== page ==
Your doctor warns you that your cat may be a risk to your unborn child. Her concern is a parasite common to cats called Toxoplasma gondii. Cats shed this parasite in their feces or poop. Pregnant women infected with Toxoplasma can transfer the infection across the placenta to the baby. Once infected, the infant can suffer irreversible damage to the brain and retinas of the eye. The infants can also be born with malformations of the nose.
That is why the doctor asks dad to take over litter box duties and tells mom to wash her hands after petting the cat and avoid having the cat lick her face.
The doctor may have forgotten to make sure mom wears gloves when working in the garden and washes her hands thoroughly after handling raw vegetables and meats. She may have also forgotten to tell mom to avoid eating raw or undercooked meats, raw milk and unwashed vegetables. Infection from food is much more common than infection from the cat.
But unborn babies are not the only ones at risk. And infection with T. gondii in adults is now being linked to the mental disorder schizophrenia. Dr. Gary Smith at the University of Pennsylvania’s School of Veterinary Medicine just published a study that suggests that one-fifth of people with schizophrenia involve toxoplasma infection. Other researchers have also linked attention deficit hyperactivity disorder (ADHD), obsessive compulsive disorder, and suicidal behavior to infections with T. gondii.
What is Toxoplasma gondii?
Toxoplasma gondii is a single celled parasite that can infect all warm-blooded animals. In fact, it is estimated that 1/5 of Americans and 1/3 of all humans are infected with T. gondii. The cat family (both domestic and wild) is the definitive host for the parasite. T. gondii sexually reproduce in the intestines of the cat producing millions of oocysts (infectious “seeds”) that are shed in the feces and into the environment. The oocysts are very tough and can survive for long periods of time, even under harsh circumstances. Other animals and humans are infected by direct contact with the feces (eating the feces or eating after handling the feces without washing the hands). Eating unwashed products that are grown in contaminated soil, like vegetables, is another method of direct ingestion of the oocysts.
Once eaten by another animal, the oocysts multiply in the body and invade muscle, organs, and the brain and become permanent cysts. These cysts are infectious, so eating raw or undercooked meat with T. gondii cysts is the most common method of infection. It can also be shed in the milk of infected animals.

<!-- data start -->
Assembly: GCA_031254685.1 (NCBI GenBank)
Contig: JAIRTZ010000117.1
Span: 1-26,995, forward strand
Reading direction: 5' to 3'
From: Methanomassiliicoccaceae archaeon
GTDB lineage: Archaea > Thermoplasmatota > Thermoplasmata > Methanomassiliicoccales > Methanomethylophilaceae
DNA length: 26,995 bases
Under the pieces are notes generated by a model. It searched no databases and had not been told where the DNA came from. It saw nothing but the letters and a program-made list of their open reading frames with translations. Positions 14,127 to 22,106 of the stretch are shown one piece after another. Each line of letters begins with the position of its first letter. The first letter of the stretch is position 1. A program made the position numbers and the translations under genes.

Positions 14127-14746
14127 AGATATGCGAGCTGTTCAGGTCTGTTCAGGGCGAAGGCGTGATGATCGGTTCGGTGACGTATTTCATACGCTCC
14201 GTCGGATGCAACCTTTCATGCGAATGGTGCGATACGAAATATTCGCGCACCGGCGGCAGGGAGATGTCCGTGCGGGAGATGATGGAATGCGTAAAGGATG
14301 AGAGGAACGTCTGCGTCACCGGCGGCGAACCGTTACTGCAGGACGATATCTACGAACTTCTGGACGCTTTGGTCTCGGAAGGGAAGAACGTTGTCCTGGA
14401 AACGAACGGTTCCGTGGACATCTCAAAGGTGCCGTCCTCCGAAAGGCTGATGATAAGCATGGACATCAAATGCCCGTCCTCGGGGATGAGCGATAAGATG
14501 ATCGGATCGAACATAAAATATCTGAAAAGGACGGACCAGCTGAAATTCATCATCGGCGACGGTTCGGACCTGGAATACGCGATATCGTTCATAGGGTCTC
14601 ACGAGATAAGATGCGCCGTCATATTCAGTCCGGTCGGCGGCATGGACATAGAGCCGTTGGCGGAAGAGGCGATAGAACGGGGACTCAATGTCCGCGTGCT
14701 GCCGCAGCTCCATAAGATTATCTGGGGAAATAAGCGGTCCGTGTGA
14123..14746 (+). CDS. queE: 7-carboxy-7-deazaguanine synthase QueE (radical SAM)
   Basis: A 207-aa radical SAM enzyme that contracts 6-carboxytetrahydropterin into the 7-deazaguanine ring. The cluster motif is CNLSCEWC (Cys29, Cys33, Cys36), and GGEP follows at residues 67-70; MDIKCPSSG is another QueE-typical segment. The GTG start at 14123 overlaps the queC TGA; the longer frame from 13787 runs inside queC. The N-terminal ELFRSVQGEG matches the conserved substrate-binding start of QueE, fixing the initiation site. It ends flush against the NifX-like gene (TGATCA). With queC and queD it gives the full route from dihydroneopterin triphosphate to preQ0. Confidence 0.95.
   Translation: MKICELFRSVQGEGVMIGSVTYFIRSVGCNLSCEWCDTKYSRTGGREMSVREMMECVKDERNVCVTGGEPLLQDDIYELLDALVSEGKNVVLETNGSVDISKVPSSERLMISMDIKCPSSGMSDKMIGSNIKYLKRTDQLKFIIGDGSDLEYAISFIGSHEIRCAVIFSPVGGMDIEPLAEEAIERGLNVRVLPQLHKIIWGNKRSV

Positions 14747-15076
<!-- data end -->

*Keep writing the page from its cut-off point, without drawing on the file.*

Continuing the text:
What Are the Symptoms of T. gondii Infection?
Most humans infected with T. gondii have no symptoms of infection. Mild flu-like symptoms occur in some people. Some adults develop permanent damage to the retina of the eye, but generally infection in adults does not cause illness. Infants, HIV/AIDS patients, or others with weakened immunity can become very ill, sometimes fatally.
This new study, like previous studies, suggests that maybe most infections with T. gondii are not uneventful and cysts in the brain can affect behavior. But hopefully it won’t revive the old notion of the “Crazy Cat Lady Syndrome.” Early researchers suggested that compulsive cat hoarding behavior was from infections of T. gondii that these individuals got from the cats they kept.
The high, worldwide infection rates of T. gondii are not from cats. Cats only shed oocysts in their feces for a few weeks after infection. The biggest route of infection is from food.
How to Avoid Infection from Toxoplasma
During the time I owned my cat-only hospital, I was called by a physician who wanted me to put his patient’s cat on permanent antibiotics for toxoplasmosis infection. His patient had advanced AIDS and he didn’t want to take any chances of the cat giving the owner toxoplasma. I told the physician that I had tested the cat’s feces and blood for evidence of toxoplasmosis and felt the cat was free of the condition. I told him I was not going to put my patient on medication that was not needed and it was inappropriate for him to ask that of another professional. He went on about how I was risking the health of the cat’s owner.
I asked him is he had instructed his patient to wash his hands thoroughly after handling raw vegetables and meats. He answered, “Should I?” I then asked if he cautioned his patient about eating raw or undercooked meat or raw milk. He again asked, “Should I?” I asked whether he told his client to wear gloves and take precautions when gardening. Finally I asked whether he had discouraged his patient from partaking in potluck dinners where he might not know how the food was handled or prepared. To both questions, he replied the same: “Should I?”
I finally said “Yes, you should” and asked why he didn’t know more about the transmission of diseases he treated. I explained that food, food preparation and poor hygiene were a much greater threat to his patient. I refused to put my patient on antibiotics it didn’t need.
Your cat may drive you crazy, but it is unlikely to make you crazy. Food and food handling is a bigger threat to your mental health.
Dr. Ken Tudor